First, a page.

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Writing Fees – How Much to Charge?

In order to make your writing as an independent contractor equal your income as a full-time employee, apply the following formula to your current salary:

Salary + benefits + expenses divided by your hours worked/week = earnings per hour.

Then add at least 50 percent to your current salary to cover the cost of your doing business when you begin working as your own boss. This includes mortgage or rent payments to maintain your home and place of business; utilities; telephone, fax, online and other electronic connections and maintenance; equipment and supplies; postage/UPS/FedEx/messenger services; transportation; subscriptions, memberships, and training; and whatever else may be required to enable you to function professionally.

Once you are no longer on your employer’s payroll, you will have no insurance coverage, sick leave, paid vacation, retirement, or any of the other benefits that you may now enjoy. You will need to replace them, and the way to do so is by factoring their costs into your fee.

If you are currently working a 40-hour week to earn a salary of $ 36,000 a year, your formula will look like this:

$ 54,000/year ($ 36,000 + $ 18,000) or $ 1,038/week divided by 40 hours = $ 26/hour.

A salary of $ 50,000 per year translates to $ 36/hr; $ 75,000 a year equals $ 54/hour.

Of course, you cannot bill 40 hours of your work each week–you’ll be lucky to bill half that many (see below); full-time writers usually bill around 1,000 to 1,500 hours a year. Therefore, in order for your independent writing income just to equal, not exceed, your current full-time salary, you must double the above hourly rate, and roughly $ 50 to $ 100 per hour becomes the absolute minimum you can charge. Anything less means decreasing your scale of living.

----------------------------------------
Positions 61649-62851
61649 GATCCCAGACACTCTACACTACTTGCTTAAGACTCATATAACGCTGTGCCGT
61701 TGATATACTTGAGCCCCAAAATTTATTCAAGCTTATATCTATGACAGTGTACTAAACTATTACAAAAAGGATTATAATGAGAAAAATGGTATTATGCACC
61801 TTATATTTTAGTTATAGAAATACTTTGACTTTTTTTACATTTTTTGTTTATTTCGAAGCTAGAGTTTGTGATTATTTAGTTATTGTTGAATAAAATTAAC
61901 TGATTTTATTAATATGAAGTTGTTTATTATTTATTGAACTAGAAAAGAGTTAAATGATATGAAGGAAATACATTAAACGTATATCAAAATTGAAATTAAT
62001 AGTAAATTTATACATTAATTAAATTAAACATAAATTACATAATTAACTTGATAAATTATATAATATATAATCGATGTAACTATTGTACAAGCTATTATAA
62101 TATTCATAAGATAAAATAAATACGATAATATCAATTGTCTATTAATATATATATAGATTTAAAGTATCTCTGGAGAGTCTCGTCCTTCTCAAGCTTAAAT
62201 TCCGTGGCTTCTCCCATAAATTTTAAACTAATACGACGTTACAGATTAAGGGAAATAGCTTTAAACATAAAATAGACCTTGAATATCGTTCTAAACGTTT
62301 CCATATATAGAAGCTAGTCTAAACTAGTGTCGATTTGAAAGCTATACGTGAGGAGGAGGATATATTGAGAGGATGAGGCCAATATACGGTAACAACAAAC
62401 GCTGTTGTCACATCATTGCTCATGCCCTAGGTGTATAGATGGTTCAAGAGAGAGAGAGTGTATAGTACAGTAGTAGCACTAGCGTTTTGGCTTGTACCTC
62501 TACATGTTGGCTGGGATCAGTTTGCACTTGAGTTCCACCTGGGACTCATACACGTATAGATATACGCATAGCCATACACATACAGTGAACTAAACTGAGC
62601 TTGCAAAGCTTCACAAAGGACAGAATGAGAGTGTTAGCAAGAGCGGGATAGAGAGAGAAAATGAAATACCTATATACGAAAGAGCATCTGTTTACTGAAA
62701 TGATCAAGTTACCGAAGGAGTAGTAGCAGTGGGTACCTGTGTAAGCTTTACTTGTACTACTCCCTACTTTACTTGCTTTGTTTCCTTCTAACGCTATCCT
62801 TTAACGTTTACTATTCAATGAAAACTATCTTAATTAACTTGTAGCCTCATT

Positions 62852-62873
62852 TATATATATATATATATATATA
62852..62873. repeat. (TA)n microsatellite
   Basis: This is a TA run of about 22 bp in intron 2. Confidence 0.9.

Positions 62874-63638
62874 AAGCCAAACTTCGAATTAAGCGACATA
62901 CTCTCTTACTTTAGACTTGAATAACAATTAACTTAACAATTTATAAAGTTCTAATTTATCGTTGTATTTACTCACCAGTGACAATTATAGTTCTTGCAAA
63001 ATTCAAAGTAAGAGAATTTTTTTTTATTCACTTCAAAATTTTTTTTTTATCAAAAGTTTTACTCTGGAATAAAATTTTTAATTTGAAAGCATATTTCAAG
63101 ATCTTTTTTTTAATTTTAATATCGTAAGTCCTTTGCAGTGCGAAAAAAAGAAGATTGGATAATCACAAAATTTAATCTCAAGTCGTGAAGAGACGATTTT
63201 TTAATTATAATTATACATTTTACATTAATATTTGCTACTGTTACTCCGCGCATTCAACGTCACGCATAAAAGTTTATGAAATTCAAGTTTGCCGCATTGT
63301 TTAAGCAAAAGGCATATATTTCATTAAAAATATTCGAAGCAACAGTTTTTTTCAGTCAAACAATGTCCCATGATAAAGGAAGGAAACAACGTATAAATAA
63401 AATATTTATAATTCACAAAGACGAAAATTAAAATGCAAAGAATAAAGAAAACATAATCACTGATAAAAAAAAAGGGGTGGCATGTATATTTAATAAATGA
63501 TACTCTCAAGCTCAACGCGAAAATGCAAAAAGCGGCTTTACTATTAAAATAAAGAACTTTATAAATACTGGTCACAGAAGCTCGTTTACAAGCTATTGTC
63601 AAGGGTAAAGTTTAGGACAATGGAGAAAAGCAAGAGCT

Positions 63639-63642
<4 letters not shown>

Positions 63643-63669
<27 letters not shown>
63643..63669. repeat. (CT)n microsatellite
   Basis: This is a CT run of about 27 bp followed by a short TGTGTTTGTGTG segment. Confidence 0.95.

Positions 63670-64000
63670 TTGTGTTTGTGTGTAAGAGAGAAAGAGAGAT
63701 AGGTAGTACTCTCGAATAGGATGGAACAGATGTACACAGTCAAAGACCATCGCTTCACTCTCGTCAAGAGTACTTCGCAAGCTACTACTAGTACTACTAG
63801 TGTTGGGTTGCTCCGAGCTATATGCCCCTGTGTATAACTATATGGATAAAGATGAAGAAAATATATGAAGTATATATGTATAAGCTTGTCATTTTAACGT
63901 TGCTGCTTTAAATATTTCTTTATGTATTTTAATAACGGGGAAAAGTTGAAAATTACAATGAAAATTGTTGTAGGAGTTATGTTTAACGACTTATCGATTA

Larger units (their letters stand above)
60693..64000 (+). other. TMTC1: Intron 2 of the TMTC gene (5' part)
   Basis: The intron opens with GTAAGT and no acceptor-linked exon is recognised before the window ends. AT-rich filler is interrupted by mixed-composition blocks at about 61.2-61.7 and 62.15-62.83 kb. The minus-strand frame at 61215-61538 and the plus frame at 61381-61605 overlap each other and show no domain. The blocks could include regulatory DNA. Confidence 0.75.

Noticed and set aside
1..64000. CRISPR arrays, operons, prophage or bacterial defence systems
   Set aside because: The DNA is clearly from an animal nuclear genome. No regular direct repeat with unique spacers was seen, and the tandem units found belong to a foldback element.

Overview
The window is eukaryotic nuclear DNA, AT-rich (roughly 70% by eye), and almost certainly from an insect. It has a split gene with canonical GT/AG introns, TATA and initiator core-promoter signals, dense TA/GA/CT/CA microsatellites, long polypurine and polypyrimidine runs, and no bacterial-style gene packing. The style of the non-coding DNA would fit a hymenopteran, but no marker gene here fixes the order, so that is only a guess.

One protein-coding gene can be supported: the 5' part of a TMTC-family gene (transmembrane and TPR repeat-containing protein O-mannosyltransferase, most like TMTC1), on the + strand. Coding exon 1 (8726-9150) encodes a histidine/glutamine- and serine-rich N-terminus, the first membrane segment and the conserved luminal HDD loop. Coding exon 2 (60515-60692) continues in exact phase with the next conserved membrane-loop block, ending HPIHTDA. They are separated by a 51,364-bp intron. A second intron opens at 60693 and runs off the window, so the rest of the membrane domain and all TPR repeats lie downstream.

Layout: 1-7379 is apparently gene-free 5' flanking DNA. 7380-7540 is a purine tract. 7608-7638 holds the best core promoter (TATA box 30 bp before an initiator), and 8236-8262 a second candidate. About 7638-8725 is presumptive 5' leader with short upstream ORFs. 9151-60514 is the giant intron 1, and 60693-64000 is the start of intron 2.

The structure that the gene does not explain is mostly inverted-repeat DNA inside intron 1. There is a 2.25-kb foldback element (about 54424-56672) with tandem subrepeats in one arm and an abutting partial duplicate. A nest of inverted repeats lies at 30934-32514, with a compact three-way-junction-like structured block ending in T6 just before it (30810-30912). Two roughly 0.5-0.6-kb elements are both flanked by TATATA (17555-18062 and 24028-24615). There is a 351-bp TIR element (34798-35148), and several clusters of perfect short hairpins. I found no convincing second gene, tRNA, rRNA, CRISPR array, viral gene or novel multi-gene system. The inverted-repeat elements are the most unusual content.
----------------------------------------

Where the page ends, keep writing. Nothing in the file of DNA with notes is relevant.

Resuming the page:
Here’s the tricky part: Tell a client that you charge $ 75 dollars an hour, and right away he or she will mentally multiply that amount by 40 hours in a work week and get $ 3,000. (People can’t help themselves; it’s a reflex!) Then your potential client will multiple that $ 3,000 by 50 work weeks in a year and get $ 150,000, which may be more than the boss is earning. “Wow!” the client thinks, “I can’t hire someone for more than Charlie makes. He’ll have my hide.” And you’ve lost the job.

TIP: Don’t reveal your hourly rate; roll it into the overall cost of the project. Figure your time by the hour and charge by the project. Renegotiate if necessary (see below).

You can bill only about half the time you spend “at work” each week because the rest of your time will be spent

*marketing your business (no one else will do it for you)

*improving and updating your skills (you’ll be your own training department)

*researching current and potential clients (vetting will be solely your responsibility)

*making copies (you’ll become your own support staff)

*going to the post office (support)

*maintaining your computer and other equipment (support)

*shopping for supplies (support)

*keeping your books and records (you must become, or hire, your own bookkeeper)

*invoicing and collecting from your clients (support)

*worrying about where your next assignment will come from (it’s lonely at the top).

Two final points: When estimating a project fee, don’t forget to factor in research, rewrites, meetings, and travel time and expenses. As a writer you’re selling your talent, skill, experience…and your time.

If your client balks at your price, resist the impulse to reduce it to get the job. If you immediately lower your fee, the client will assume you were charging too much in the first place and will lose confidence in you. Instead, offer a compromise: longer deadline; fewer deliverables (suggest the client provide research or proofreading); or a bartered product or service in return for a reduced rate.

This article may be reprinted with credit: Jim Kepler owns Adams Press, a family-operated producer of books for small presses and self-publishing authors since 1942. He is the presenter of “You Ought to Write a Book” and other writing workshops. Visit